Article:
When we hear the term "historic landmark" many of us tend to think of man-made features or places where some notable event occurred, but the National Historic Landmark (NHL) program encompasses much more than buildings and battlefields. That variety was confirmed by the 2010 National Historic Landmark Photo Contest, because this year's winning entry was a photo of a famous… mountain.
The Secretary of the Interior designates National Historic Landmarks "because they possess exceptional value or quality in illustrating or interpreting the heritage of the United States. The National Park Service manages the National Historic Landmarks Program, which works with citizens throughout the nation in nominating new landmarks and providing assistance to existing landmarks."
The announcement of the winners of the recent photo contest illustrates the variety of the nearly 2,500 sites included in the program: "This year’s record-breaking response to the call for entries resulted in astonishing images of NHLs from coast to coast, including Alaska and Hawaii. The pictures took us from battlefields to mountaintops and celebrated the variety of NHLs, including sea-going vessels of various vintages, colorful interiors from architectural treasures, and historic structures framed by clouds, sunlight and star-pricked night."
This year's winning photo included one of those "mountaintops"—Mount Rainier. The peak and the park that bears its name are both widely known for superb scenery, but they also have an important historic role in the nation's conservation movement. According to the contest announcement,
This arresting image depicts Mount Rainier National Park. Designated a National Historic Landmark in 1997, the park was the first fully developed product of the National Park Service (NPS) master planning process and remains the most complete product of this process. The initiation of NPS master planning at Mount Rainier in the late 1920s marked a major step in the design and management of scenic reservations in the 20th century.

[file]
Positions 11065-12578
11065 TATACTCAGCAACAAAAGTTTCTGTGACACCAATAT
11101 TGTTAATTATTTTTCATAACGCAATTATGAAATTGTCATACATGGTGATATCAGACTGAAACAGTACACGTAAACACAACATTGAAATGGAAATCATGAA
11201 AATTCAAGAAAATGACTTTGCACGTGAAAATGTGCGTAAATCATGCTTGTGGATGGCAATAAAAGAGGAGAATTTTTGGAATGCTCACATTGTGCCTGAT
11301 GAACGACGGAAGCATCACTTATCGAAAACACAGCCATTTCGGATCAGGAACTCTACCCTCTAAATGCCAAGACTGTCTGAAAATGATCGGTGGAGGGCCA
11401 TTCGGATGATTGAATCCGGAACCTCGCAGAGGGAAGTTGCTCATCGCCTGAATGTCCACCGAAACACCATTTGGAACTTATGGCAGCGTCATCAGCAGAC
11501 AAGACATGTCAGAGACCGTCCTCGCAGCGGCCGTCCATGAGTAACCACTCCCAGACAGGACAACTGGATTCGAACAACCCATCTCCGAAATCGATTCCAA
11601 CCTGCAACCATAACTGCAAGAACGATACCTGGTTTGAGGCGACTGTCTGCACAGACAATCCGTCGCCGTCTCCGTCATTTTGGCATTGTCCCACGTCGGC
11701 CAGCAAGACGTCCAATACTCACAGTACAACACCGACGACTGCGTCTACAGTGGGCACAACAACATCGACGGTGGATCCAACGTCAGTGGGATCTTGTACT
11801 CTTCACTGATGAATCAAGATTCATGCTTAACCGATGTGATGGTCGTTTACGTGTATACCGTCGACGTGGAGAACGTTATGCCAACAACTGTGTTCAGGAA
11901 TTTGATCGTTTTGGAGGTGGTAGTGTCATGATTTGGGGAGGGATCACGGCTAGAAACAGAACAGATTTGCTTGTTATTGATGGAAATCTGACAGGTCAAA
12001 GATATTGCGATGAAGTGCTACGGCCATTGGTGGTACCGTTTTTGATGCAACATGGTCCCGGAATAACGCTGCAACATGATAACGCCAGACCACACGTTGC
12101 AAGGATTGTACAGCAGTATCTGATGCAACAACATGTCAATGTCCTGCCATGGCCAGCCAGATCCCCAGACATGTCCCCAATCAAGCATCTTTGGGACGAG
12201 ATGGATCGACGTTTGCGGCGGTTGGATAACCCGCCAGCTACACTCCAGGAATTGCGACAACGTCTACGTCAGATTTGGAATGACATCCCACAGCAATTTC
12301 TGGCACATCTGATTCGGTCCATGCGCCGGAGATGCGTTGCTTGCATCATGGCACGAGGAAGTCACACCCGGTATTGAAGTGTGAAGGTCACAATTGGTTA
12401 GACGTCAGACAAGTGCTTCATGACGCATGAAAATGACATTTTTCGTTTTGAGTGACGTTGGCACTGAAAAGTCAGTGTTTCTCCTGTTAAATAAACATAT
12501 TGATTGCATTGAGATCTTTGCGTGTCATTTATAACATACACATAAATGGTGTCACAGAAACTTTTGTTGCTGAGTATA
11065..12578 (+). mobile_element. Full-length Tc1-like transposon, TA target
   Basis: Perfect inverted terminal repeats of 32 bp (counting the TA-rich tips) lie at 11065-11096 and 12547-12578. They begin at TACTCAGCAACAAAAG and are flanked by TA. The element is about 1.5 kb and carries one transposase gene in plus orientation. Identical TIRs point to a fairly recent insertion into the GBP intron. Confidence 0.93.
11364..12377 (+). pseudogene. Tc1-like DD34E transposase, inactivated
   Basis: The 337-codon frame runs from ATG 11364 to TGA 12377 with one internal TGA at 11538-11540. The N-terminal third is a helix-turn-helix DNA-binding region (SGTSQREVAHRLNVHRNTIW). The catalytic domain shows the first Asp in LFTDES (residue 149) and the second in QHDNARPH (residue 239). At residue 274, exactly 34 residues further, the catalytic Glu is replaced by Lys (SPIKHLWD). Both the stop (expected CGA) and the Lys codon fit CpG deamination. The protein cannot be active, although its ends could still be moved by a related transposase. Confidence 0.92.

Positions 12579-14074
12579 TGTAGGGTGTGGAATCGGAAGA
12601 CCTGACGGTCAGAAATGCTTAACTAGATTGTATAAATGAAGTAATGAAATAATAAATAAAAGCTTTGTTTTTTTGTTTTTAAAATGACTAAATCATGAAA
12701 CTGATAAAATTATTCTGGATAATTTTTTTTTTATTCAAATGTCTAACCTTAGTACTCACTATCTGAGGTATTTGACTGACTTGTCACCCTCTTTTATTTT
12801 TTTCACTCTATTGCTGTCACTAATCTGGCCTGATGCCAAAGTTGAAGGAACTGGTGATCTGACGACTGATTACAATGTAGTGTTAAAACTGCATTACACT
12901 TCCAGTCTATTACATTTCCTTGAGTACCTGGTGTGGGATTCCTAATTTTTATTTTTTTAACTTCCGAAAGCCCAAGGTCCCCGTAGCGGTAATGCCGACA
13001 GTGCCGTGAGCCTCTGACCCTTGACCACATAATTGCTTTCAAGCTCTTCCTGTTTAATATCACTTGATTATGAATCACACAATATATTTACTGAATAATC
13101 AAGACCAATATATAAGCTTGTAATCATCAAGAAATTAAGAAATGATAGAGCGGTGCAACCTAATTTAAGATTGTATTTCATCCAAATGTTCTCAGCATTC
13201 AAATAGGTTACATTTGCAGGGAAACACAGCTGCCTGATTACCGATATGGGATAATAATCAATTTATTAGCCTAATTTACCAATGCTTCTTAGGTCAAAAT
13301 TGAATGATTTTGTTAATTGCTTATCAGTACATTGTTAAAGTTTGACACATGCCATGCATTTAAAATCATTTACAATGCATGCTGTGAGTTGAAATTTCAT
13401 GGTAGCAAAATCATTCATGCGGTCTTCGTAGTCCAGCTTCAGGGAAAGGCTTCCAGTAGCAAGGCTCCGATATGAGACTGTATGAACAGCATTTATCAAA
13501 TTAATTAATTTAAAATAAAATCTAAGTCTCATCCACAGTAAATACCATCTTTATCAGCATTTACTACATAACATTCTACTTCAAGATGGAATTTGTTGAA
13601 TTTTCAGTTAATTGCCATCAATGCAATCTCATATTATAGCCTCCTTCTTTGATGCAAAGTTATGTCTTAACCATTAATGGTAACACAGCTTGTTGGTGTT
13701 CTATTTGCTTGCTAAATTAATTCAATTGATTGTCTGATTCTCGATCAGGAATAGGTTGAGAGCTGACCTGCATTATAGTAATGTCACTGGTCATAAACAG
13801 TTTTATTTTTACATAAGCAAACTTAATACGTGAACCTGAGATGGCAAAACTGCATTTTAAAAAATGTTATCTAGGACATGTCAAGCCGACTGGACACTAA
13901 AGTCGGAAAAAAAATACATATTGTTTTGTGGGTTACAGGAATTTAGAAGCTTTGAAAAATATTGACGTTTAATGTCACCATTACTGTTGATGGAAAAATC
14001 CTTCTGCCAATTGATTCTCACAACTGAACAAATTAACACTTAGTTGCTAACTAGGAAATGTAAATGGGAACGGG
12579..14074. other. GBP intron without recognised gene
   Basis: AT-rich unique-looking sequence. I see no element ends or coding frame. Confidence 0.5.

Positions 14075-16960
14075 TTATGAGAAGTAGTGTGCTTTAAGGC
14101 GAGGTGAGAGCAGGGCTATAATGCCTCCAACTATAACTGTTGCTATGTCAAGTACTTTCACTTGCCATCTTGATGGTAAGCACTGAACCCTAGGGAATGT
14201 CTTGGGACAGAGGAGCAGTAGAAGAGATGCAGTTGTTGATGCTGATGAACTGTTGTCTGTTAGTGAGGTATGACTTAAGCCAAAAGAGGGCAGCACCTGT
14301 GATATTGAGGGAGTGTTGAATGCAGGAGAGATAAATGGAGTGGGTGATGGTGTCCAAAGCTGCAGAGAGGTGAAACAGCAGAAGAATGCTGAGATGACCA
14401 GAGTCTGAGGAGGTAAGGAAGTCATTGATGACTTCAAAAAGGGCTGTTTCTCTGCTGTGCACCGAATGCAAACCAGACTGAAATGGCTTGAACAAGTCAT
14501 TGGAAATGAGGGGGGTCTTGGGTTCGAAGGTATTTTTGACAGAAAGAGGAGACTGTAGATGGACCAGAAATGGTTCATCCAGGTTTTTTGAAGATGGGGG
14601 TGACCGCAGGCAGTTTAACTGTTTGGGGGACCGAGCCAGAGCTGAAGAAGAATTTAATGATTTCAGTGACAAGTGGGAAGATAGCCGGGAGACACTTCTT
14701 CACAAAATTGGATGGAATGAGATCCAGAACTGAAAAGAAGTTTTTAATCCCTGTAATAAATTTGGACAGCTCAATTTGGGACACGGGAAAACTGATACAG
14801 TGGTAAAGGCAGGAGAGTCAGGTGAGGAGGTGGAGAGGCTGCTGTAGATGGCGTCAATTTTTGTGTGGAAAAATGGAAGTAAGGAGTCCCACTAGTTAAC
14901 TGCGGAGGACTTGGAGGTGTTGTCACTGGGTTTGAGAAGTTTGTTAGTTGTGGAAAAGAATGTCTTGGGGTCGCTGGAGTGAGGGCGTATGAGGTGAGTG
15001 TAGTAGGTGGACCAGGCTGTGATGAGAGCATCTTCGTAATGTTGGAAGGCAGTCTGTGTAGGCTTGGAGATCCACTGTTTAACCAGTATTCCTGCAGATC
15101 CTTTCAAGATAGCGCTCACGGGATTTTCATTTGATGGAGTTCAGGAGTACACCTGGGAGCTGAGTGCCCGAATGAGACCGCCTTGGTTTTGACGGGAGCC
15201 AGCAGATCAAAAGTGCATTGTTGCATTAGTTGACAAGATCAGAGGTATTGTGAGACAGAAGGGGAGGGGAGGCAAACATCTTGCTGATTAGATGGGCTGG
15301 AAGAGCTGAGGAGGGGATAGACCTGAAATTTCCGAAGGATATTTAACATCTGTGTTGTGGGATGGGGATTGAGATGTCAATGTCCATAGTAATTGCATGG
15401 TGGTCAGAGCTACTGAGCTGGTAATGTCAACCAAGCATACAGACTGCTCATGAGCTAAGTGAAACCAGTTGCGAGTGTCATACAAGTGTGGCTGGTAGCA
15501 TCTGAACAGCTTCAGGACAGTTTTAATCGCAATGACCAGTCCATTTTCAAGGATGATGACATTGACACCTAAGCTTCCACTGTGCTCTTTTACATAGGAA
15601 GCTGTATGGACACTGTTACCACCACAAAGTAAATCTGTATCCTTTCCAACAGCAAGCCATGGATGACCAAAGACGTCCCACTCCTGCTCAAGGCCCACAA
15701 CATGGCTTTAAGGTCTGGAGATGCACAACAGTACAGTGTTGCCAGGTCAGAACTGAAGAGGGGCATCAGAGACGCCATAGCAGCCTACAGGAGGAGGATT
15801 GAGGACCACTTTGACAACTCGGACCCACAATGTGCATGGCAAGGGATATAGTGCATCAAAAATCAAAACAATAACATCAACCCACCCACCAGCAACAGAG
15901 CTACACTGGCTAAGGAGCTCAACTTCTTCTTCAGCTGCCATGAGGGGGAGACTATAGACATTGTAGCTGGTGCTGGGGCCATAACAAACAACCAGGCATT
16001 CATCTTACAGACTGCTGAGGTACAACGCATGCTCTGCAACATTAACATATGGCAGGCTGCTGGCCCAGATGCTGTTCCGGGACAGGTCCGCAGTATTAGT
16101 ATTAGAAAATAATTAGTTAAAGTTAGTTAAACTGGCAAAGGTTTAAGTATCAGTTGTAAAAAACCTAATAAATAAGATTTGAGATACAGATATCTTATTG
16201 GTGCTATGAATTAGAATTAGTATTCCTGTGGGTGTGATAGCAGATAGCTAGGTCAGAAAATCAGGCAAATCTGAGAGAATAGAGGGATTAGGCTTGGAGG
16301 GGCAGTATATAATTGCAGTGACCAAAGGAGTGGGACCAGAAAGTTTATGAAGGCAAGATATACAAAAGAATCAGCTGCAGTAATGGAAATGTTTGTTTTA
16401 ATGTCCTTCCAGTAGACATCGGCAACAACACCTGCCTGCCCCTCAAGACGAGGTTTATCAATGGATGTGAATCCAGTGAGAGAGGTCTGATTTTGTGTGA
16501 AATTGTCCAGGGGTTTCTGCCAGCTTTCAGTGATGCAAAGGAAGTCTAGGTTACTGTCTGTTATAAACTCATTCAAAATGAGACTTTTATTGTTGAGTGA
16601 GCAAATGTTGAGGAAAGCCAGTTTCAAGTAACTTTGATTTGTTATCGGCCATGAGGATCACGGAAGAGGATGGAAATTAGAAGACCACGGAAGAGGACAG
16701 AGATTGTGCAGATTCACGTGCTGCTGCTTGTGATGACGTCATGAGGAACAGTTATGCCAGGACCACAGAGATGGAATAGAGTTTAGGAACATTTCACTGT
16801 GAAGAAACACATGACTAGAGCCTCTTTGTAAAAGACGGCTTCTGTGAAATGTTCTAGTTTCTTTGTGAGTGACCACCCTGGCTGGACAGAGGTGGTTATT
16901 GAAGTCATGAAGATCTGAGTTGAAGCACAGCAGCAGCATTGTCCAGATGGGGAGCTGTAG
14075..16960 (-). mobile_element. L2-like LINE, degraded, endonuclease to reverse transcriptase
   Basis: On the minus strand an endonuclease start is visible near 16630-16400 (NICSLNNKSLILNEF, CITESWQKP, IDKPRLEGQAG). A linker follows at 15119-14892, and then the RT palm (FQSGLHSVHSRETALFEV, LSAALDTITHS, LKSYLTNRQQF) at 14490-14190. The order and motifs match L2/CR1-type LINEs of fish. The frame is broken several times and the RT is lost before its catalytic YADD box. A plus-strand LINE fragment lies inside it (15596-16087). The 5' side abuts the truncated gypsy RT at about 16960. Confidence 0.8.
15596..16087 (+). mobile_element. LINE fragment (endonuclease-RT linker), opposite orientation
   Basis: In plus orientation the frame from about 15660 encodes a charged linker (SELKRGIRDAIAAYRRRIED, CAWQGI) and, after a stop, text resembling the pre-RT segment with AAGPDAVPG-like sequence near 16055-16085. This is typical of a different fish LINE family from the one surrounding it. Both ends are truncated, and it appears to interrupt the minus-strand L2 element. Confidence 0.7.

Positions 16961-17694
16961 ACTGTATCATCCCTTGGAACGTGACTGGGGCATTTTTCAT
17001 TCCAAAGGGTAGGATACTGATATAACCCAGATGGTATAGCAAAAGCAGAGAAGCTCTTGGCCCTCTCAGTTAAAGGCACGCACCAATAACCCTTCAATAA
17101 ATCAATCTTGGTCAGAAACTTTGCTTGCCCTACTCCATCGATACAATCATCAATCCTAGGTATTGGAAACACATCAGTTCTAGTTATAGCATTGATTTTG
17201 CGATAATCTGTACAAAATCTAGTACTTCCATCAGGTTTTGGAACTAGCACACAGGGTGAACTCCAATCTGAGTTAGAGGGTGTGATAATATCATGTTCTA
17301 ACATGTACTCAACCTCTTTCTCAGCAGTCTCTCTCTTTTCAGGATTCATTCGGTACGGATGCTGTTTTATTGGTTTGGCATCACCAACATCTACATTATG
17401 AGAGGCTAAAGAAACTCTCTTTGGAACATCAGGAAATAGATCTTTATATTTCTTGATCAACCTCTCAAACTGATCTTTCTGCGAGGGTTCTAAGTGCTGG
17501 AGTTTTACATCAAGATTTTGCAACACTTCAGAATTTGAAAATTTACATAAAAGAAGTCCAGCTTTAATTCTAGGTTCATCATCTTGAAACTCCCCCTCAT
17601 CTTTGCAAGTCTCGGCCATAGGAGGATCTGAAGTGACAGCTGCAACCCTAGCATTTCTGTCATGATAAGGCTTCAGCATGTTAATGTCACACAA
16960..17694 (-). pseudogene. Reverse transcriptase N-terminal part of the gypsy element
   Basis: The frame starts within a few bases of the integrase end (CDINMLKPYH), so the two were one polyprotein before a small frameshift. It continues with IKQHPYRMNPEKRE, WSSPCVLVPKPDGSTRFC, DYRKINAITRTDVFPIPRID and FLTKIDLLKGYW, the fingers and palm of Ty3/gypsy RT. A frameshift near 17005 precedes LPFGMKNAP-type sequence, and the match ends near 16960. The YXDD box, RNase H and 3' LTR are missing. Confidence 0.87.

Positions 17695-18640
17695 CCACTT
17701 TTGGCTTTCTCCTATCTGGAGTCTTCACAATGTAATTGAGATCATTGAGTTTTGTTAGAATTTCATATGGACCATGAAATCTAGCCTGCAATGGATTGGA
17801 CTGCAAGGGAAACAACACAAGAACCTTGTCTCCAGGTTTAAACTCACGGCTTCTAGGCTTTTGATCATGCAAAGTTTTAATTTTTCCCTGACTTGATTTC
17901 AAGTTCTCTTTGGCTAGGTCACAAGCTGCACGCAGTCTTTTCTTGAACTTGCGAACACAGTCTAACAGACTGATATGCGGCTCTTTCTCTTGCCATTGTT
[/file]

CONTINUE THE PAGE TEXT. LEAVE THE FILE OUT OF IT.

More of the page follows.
“The selection of this year’s winner took some exciting outside-the-box thinking,” said NPS Director Jonathan Jarvis. “When we look at the winning image, we see the natural world instead of one of the many historic buildings on the list of NHLs. Managed—not made—by humans, Mount Rainier National Park represents a landmark in conservation history.
“That said, the images that received honorable mentions—which feature structures, vessels, and other physical destinations that give evidence of human activity and fit our traditional idea of ‘historic’ sites—also dazzle us and keep us from forgetting our rich past. I commend the winners, judges, and administrators of the 2010 NHL Photo Contest, as well as all who participated.”
The winning image, “Mount Rainier in the Morning,” was taken by Matthew Bell of Lost Delta Photography, Olympia, Washington. "Under a sky of periwinkle blue and pastel pink, the bulk of Mount Rainer, with its gray face swathed in snow, slopes gently downward toward the lush meadow that occupies the middle-ground of the photograph. In the foreground, a waterfall’s “pale streams,” spectral and smoke-like, course down a wall of rock."
What does it take to win a photo contest at this level? You can view the winner, and all of the images receiving Honorable Mention honors, at this link.
The sites represented by the honorable mentions include the U. S. Air Force Academy Chapel, a battleship (the USS Texas), Kennecott Mines (Alaska), the U. S. Capitol and the Columbia River Highway (Oregon). A list of all of the sites included in the NHL program, organized by state and "other jurisdictions" (such as Virgin Islands and American Samoa), is available here.